To be an effective leader, you must understand the things that impact your employees, as well as how they are motivated, and this means understanding who they are as individuals. Take your team for morning coffee or a picnic lunch in a nearby park and have a non-work related conversation once or twice a month.

3. Become a servant leader

Put distance between you and the term “boss,” and become a servant leader who effectively supports the needs of your team to help them reach their full potential. Your needs must, to a great extent, become less important than the needs of the team and the company as a whole. To lead, your role must also be to support, mentor, and facilitate.

Schedule monthly gripe sessions with individuals or full teams that gives them a chance to tell you what they need from you to do their job better. Set the expectation that some things may not be able to be resolved right away or at all.

4. Trust your employees’ skills, knowledge, and decision-making

Hopefully, you’ve hired employees with the right skills and capabilities for the job; if not, you’ve made your first mistake as a leader. If their performance falls short down the road, you can’t fault them if they were ill-prepared from the start.

Assuming you’ve hired the right person, let them do their job and trust in their abilities and decisions. Avoid the tendency to micromanage and allow them to grow and make their best decisions without undermining and frustrating them. Only step in when necessary.

5. Encourage ideas that challenge your own

Despite the fact that you are their manager, your team members likely understand their job far better than you do. It is virtually impossible for you to come up with all the ideas, especially when it comes to process improvements. Solicit, encourage, and adopt any ideas that are good–regardless of where they come from.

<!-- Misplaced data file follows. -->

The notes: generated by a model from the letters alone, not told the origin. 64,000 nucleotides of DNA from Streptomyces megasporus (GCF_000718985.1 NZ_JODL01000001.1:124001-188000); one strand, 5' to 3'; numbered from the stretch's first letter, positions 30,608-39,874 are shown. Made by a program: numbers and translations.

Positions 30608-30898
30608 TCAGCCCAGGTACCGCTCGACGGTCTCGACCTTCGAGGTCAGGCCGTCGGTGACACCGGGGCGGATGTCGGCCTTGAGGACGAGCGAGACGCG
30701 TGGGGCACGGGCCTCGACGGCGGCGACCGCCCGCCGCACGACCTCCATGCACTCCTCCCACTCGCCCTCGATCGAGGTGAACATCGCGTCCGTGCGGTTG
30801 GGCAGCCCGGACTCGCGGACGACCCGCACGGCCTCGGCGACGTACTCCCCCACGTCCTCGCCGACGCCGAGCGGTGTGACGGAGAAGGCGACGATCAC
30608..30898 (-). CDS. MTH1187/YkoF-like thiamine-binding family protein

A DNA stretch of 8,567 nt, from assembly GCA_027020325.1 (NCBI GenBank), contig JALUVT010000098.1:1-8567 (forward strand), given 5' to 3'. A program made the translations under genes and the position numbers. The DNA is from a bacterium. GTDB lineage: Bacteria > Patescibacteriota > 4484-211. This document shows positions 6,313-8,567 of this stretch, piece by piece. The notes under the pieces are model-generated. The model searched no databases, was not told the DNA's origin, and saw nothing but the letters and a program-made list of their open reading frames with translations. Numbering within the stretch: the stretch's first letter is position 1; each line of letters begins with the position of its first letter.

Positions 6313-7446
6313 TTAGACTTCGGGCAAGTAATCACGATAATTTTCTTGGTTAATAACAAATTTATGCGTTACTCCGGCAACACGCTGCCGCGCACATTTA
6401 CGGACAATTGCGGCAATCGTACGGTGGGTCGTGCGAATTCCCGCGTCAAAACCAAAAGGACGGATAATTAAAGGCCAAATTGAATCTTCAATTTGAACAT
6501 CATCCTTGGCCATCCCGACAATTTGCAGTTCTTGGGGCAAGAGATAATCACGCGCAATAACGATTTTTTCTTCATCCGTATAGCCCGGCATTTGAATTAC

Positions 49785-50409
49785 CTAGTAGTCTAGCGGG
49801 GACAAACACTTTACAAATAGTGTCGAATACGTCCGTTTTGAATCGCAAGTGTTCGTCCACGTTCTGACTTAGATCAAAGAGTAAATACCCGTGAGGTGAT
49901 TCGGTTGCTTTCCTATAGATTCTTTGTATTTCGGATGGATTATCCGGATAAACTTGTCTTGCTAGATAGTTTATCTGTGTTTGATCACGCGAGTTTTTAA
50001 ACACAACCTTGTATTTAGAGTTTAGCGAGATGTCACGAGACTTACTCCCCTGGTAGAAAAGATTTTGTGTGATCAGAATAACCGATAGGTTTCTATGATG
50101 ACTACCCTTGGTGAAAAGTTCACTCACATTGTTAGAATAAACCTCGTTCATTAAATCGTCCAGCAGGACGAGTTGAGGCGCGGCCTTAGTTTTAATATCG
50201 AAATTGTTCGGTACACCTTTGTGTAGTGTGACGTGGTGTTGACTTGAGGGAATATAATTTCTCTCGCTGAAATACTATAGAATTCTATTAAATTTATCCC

As an example, you could hold brainstorming sessions to give your employees a chance to share their ideas and then allow everyone on the team to anonymously vote on each idea before making any final decisions.

Your team performance can only be as solid as the ideas that you allow your team members to share. If you stifle your employees’ creativity, you will eventually stifle your own as well.

6. Foster and facilitate opportunities for growth and career development

If you are the type of manager who chooses to withhold from your employees any opportunities for career development and growth, you may be doing yourself and everyone involved an injustice.

Just as you have been given opportunities for advancement, you should do the same. To help your team members learn more, you could host lunch-and-learns with them whereby you can share your best tips or knowledge to help everyone learn new skills.

When you help advance your employees’ career growth, they are far more likely to appreciate and respect you as a leader and stay for the longer term.

7. Admit when you’re wrong or make mistakes

For many in management, it can be difficult to admit when they are wrong or have made a mistake. Your employees are more apt to develop respect for you if you allow yourself to be seen as making mistakes from time to time, assuming you allow them the same courtesy. Don’t be afraid of humility–it doesn’t make you appear weak; in fact, you’re less likely to be unfairly judged and instead applauded for it.

In summary

There are various ways to demonstrate that you are both a great manager and a leader. So roll up your sleeves and help out, get to know and trust your team members, become a servant leader, encourage independent thought, have some humility, and make sure to foster employee growth.